In The Dark Age trilogy, Chadbourn takes the opportunity to use his fantastic overlay to externalize all manner of discussions, from the influence and use of military power to the influence and use of fundamentalist religions. But he never loses sight of story and character, giving us analogues to Rose and Church fro the first trilogy, the protagonists of the first trilogy and hinting at their return.

Charbourn is quite fast-paced, and his novels read like thrillers with an imaginative leap that most thrillers never manage to make. It would take just a Moebius half-twist of luck and publicity to turn these books into best-sellers, but they're better than that. Still, they have a very wide range of appeal.

Both Chadbourn and Newton are perfect exemplars of a new form of fantasy that offers all the pleasures of the imagination with the sort of deep in-this-world hooks that ground the work and enable readers to identify with those trapped in situations far stranger than ours. Or, as you immerse yourself in the stories, situations that reveal just how strange our world has become.

06-15-10: Donald R. Burleson Whispers 'Wait for the Thunder'

Stories for a Stormy Night

He lives in Roswell.

That's not all you need to know, but it's a good start. Donald R. Burleson is a name that has been in the background of my life for more years than I can remember. Have a very faint but definite memory of an old hardcover I saw at Aladdin Books in Fullerton — it was purplish and blue? Perhaps I am mistaken. Or perhaps the universe has gobbled it up. It's the sort of thing that happens in his stories.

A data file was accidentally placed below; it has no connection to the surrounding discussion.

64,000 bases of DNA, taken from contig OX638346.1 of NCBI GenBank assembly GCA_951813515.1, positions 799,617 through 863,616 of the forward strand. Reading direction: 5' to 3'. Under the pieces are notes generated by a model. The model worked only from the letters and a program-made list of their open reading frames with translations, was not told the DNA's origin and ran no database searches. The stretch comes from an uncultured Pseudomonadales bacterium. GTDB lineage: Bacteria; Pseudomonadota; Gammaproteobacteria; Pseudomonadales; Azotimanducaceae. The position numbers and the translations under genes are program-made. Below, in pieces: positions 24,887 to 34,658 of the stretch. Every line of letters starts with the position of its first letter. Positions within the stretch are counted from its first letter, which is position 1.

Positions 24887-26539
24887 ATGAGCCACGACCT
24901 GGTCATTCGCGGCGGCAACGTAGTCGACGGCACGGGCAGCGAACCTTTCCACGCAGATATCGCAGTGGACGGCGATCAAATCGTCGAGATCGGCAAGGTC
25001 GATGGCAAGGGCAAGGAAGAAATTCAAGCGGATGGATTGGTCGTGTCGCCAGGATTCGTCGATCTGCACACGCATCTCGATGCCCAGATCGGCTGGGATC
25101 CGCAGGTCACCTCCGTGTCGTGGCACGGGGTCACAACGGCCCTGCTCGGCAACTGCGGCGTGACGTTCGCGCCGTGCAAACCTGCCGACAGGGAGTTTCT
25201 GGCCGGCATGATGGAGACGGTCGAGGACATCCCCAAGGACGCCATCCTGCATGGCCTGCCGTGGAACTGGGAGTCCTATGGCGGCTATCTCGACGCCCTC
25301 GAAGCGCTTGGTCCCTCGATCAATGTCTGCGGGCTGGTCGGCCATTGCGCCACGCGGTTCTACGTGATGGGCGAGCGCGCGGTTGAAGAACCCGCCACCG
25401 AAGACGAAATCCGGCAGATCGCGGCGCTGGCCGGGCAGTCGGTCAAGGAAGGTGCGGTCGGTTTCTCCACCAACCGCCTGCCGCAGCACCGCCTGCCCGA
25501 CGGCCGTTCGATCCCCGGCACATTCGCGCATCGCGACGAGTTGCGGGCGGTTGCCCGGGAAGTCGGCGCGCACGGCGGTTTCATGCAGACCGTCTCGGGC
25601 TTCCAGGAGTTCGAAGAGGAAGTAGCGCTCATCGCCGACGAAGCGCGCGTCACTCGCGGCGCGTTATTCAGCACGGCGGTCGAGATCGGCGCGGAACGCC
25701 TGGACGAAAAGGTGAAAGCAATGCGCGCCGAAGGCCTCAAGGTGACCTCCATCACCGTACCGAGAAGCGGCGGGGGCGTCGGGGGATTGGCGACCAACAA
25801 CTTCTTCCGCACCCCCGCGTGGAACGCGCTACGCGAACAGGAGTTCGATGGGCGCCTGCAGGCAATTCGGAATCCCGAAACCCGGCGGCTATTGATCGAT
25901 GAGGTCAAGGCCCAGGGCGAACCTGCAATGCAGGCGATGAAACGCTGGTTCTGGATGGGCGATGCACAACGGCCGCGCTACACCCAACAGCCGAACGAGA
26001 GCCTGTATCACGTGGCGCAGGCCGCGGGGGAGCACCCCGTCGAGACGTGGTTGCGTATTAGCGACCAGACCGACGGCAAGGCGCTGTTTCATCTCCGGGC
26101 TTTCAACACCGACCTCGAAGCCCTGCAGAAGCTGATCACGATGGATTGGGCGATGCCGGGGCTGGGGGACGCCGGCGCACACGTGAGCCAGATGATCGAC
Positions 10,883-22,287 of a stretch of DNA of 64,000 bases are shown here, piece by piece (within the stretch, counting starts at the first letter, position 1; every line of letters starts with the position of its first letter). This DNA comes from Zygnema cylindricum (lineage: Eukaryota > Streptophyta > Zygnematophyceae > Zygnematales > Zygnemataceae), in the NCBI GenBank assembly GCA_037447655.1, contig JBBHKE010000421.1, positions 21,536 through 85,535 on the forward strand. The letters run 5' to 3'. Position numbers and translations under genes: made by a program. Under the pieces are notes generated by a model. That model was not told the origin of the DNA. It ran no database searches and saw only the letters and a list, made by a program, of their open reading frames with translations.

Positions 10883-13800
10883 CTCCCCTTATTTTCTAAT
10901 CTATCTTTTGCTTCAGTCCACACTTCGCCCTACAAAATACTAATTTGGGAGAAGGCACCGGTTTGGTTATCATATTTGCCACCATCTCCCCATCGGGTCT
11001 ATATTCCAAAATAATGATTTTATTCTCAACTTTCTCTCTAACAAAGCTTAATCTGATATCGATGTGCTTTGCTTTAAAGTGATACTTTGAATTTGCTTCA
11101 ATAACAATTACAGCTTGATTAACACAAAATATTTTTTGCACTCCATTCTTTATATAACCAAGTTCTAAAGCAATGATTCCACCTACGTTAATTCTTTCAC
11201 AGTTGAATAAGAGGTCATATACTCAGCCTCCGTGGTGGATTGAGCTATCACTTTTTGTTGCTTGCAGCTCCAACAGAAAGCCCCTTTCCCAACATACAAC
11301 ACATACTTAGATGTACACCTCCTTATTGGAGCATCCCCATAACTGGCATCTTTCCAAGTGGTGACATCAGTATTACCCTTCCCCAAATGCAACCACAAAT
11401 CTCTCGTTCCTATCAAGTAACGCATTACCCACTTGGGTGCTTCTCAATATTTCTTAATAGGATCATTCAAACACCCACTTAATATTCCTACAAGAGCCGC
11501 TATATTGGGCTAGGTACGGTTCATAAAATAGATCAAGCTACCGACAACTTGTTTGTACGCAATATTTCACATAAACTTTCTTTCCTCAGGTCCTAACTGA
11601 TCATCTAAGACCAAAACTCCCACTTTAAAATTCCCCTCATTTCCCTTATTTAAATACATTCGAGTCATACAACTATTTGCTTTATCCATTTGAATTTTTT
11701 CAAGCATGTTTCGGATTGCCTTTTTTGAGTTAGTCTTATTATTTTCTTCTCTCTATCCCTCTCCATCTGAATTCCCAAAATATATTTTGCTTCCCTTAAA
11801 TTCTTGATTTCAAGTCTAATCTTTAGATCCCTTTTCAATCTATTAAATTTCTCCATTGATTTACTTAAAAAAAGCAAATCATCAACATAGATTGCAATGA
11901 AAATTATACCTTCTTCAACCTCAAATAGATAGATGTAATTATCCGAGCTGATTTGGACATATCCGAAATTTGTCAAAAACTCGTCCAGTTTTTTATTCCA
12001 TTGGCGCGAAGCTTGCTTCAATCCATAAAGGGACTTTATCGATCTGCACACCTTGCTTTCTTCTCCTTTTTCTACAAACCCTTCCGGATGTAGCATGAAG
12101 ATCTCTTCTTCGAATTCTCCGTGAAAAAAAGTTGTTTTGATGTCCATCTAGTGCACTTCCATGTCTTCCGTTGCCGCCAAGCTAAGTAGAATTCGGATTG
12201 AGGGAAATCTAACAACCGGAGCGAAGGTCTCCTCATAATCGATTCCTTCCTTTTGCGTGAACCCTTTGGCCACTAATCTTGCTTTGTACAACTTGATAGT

Readers looking for a classy, classic collection of horror stories need look no further than 'Wait for the Thunder: Stories for a Stormy Night' (Hippocampus Press ; June 1, 2010 ; $20) by Donald L. Burleson. Hippocampus is rapidly becoming the king of nicely produced horror fiction short story collections in trade paperback. I suppose it is a peculiar niche, but here's evidence that it is an important one. By putting together a collection of varied horror stories from Burleson, Hippocampus once again demonstrates that the strength of horror fiction is twofold; it can work across a variety of moods and situations, and it is the best vehicle for externalizing that which we'd really rather not recognize.

Burleson's forte is the one-sitting story; here you'll find 26 stories and one novella in a 300-page book. The stories run the gamut of style and subject. You get a monster under the bed in "Fwoo," or a slice of life and death from his current digs in New Mexico in "Sheep-Eye." If "The Watcher at the Window" has a title reminiscent of Lovecraft, that's no mistake, but Burleson evokes the spirit of Lovecraft without getting caught up in the unpronounceable names. The title story offers a dark spin on the famous Bertrand Russell anecdote about "Turtles all the way down." And the novella, "Papa Loaty," from the Gary Fry / Gray Friar Press collection 'Poe's Progeny' rounds back to the folklore of New Mexico.